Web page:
A good position
The energy efficiency directive might not help landlords fund eco-improvements but there are alternatives, says Bill Hull
Social landlords may breathe a sign of relief following the announcement on 15 June that a provisional deal has finally been agreed between the European Council and members of the European Parliament on the proposed energy efficiency directive.
The directive, which was initially intended to achieve a 20 per cent reduction in energy demand across the EU by 2020, is now predicting cuts closer to 17 per cent. The deal represents a compromised position amid claims the UK government acted to weaken the obligations placed on EU member states.
Social landlords may be relieved that proposals to extend obligations to renovate 3 per cent of the total floor area of buildings owned by bodies governed by public law have been rejected, because of concerns they would be unable to recoup investment without putting strain on occupants with rent increases.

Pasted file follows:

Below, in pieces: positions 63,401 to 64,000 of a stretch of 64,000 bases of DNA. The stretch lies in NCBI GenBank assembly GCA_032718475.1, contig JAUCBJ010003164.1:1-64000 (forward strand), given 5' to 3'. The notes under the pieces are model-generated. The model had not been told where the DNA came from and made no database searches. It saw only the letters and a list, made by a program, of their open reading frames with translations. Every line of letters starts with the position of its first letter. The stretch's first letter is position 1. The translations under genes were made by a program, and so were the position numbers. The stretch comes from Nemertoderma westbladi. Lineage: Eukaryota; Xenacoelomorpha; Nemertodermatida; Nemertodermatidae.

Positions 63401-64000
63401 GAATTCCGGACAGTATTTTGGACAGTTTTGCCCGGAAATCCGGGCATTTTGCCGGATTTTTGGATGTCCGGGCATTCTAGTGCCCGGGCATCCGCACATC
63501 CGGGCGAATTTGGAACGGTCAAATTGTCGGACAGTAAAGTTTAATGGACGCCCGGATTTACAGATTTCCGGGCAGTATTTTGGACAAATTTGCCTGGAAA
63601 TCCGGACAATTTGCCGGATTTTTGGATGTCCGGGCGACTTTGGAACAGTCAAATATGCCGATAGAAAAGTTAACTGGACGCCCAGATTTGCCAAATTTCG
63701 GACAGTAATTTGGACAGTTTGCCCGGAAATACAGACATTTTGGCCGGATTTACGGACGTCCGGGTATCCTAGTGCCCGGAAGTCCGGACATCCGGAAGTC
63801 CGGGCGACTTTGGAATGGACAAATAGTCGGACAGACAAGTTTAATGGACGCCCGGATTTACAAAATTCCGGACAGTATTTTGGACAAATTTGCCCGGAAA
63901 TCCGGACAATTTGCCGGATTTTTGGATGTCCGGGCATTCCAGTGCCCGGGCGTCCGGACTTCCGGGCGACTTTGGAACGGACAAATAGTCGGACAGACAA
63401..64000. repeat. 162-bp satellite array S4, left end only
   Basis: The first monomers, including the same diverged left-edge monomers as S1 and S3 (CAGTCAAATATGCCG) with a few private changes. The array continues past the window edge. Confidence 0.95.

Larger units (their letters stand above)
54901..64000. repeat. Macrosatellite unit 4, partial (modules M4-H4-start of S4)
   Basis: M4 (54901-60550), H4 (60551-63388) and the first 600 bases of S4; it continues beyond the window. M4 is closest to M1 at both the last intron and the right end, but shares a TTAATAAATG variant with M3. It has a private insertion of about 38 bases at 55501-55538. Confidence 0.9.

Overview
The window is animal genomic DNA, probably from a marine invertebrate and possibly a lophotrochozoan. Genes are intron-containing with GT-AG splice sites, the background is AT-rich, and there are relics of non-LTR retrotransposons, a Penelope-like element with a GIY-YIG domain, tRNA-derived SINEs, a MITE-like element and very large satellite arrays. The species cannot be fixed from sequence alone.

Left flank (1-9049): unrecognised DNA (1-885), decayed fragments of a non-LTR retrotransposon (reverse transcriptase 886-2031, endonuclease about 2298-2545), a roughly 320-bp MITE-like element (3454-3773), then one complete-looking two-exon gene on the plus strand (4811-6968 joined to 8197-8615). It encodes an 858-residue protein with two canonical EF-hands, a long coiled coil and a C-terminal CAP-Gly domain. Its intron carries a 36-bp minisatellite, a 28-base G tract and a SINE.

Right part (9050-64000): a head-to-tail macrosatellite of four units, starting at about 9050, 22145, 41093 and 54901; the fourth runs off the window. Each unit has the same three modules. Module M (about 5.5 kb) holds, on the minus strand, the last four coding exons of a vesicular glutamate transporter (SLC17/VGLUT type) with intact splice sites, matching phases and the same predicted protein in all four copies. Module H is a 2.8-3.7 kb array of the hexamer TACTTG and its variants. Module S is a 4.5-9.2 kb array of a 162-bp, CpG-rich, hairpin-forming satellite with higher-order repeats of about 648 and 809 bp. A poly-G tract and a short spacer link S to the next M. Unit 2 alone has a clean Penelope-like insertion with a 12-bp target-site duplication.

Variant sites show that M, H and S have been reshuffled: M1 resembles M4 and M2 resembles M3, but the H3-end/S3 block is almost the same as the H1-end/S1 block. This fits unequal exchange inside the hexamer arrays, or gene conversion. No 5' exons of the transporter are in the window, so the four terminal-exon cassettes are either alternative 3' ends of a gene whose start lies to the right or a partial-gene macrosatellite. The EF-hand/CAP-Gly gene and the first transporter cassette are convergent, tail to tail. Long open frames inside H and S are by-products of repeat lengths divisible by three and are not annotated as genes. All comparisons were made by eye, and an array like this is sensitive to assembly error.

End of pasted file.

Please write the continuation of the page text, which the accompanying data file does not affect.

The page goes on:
This will disappoint those seeking to strengthen funding policies for social housing energy efficiency. For example, proposals from the European Parliament’s committee on energy that member states adopt ‘a proactive policy in supporting deep refurbishment done in particular in the social housing sector’, and also proposals from CECODHAS Housing Europe calling for member states to provide financial support to public housing bodies for an agreed percentage of renovations each year.
Despite this, social landlords will still be in a good position to claim funding for energy efficient renovations under other initiatives, such as the green deal, and should now consider how best to maximise these opportunities to their benefit.
Bill Hull is a partner at TLT email@example.com